Brazil is the leading supplier of broiler meat to South Africa, having more than 74 per cent (178,191 tons) of the import market. Brazil is followed by Argentina, with 11 per cent (27,340 tons), Canada with 6 per cent (14,737 tons) and the United Kingdom with three per cent (6,318 tons) of the import market. Broiler meat imports from the US in 2010 reached 3,278 tons or just more than one per cent of total imports.

In volume, ‘mechanically deboned meat’ represents the largest category of broiler meat imports, namely 42 per cent or 101,328 tons. In value, imports of ‘mechanically deboned meat’ were worth US$43 million in 2010 or 20 per cent of the total value of broiler meat imports.

The second largest category in volume of broiler meet imports consisted of ‘frozen bone-in portions’, which represent 32 per cent or 76,852 tons of broiler meat imports at a value of US$92 million. In value, imports of ‘frozen bone-in portions’ represent 44 per cent of total broiler meat imports. Leg quarters are bone-in portions and falls under this heading.

‘Frozen boneless portions’ constituted 21 per cent or US$44 million to the value of total broiler meet imports in 2010. By volume, it represents nine per cent of total broiler meat imports. The other categories ‘whole frozen chicken’ and ‘frozen offal’ represents nine per cent and eight per cent to the total volume of broiler meat imports, respectively, but are relatively small in value with a combined value of about US$30 million.

Exports

South Africa exported 16,446 tons of broiler meat in 2010, 30 per cent more than the 12,651 tons exported in 2009. The value of these exports was US$36 million. In 2010, Zimbabwe was South Africa’s major export market with 11,045 tons, representing almost 70 per cent of exports. Zimbabwe was followed by Mozambique with almost 24 per cent or 3,862 tons of exports. So far this year, South Africa’s exports of broiler meat dropped by almost 40 per cent as Zimbabwe introduced import restriction, due to the recent outbreak of highly pathogenic avian influenza in ostriches in the Western Cape. It is, however, expected that exports will still reach 10,000 tons in 2011.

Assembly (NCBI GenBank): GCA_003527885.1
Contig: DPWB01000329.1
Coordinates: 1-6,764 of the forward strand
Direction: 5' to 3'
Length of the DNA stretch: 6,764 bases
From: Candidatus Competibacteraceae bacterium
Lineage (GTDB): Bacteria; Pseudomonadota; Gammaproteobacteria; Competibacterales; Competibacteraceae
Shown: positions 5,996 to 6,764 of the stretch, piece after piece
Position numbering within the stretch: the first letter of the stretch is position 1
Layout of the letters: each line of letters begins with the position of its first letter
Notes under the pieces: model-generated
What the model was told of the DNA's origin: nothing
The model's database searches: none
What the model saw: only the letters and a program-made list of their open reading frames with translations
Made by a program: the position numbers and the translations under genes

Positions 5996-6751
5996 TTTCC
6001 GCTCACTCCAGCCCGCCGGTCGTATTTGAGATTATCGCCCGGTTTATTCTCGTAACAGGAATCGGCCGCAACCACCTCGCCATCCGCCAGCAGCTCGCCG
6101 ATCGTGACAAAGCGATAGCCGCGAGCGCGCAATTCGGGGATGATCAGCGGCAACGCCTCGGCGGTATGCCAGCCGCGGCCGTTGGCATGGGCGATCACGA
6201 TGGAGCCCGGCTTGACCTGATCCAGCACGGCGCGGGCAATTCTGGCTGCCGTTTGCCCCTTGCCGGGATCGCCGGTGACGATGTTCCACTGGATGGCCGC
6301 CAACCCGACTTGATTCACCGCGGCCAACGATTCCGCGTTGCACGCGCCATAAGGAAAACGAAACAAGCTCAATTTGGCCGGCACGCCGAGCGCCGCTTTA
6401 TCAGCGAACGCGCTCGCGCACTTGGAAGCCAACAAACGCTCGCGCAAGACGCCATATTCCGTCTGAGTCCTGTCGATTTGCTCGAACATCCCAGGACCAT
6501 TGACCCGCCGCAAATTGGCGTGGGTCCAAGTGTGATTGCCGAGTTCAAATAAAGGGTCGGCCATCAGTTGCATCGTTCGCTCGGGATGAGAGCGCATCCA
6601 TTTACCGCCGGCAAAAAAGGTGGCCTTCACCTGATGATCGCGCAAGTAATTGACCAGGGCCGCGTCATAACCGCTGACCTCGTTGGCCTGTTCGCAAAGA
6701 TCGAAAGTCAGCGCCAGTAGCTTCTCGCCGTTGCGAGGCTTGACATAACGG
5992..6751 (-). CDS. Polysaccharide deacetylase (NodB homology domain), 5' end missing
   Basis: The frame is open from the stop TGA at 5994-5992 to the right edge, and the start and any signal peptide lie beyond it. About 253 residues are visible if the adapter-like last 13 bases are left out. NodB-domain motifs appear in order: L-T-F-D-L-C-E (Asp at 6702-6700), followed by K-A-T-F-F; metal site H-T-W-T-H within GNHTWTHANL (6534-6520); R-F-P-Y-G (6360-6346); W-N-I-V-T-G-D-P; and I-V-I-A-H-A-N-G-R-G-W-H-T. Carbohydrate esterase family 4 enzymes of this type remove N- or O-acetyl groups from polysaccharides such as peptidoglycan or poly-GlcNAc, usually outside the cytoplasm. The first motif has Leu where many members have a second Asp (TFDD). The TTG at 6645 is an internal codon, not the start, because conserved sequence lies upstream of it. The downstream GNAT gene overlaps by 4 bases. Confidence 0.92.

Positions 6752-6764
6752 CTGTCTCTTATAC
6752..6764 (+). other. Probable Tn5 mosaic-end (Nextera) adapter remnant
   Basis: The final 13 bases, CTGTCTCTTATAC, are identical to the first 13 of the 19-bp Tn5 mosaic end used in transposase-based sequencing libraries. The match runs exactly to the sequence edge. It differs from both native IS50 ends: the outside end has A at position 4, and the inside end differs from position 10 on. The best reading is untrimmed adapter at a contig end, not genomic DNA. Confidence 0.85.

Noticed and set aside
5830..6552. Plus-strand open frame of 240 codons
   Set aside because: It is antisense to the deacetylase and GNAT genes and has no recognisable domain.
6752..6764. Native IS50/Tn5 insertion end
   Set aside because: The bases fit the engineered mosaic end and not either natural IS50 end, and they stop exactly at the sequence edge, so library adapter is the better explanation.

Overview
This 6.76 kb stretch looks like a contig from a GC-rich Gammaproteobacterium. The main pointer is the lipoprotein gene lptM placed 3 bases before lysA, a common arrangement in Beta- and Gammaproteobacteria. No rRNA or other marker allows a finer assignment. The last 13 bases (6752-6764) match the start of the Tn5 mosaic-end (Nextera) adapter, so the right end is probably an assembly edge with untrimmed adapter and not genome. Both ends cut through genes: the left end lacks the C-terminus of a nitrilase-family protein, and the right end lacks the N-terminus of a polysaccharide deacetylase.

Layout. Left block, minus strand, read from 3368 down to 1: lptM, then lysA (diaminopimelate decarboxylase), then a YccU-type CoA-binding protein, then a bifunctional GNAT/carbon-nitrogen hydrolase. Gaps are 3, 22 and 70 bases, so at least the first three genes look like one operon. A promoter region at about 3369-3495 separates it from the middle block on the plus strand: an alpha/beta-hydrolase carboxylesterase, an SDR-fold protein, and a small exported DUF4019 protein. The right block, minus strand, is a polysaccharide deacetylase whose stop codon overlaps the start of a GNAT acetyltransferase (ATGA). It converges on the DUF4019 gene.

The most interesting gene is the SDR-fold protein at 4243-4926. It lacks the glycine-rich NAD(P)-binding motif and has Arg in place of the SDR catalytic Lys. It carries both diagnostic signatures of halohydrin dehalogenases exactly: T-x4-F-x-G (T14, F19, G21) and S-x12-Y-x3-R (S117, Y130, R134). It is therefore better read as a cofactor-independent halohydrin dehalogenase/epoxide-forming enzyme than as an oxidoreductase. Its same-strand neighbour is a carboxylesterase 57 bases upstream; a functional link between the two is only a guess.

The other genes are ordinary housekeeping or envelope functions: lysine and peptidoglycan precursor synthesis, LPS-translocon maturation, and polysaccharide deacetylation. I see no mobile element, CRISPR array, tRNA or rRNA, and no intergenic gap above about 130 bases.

Anti-dumping duties

An anti-dumping duty against the United States for poultry products in tariff number 0207 14 90 (bone in cuts, include the chicken leg quarters) was instituted in 2000 for five years, reducing imports from the US from more than 31,000 tons in 1999 to only 344kg in 2005. Anti-dumping tariffs, ranging from ZAR2.24 per kg to ZAR6.96 per kg are currently imposed in addition to an import duty of ZAR2.20, effectively pricing US chicken pieces out of the local market. The anti-dumping duty on product from Tyson Foods is ZAR2.24 per kg, from Gold Kist Inc., it is ZAR2.45 per kg and ZAR6.96 per kg from any other United States producers. US poultry exporters applied to have the anti-dumping ruling reviewed in 2005 but the South African poultry industry opposed the application and the anti-dumping duty was extended to 2011. However, in 2007, the South African Supreme Court of Appeal found that International Trade Administration Commission (ITAC) had improperly calculated the timetable for doing an anti-dumping sunset reviews under South African law for a separate case. However, the ruling is applicable on more than 70 products, including United States poultry. This meant that anti-dumping duties on ‘bone in chicken portions’ from the US can be declared unlawful due to the legal sunset review not being performed at the right time.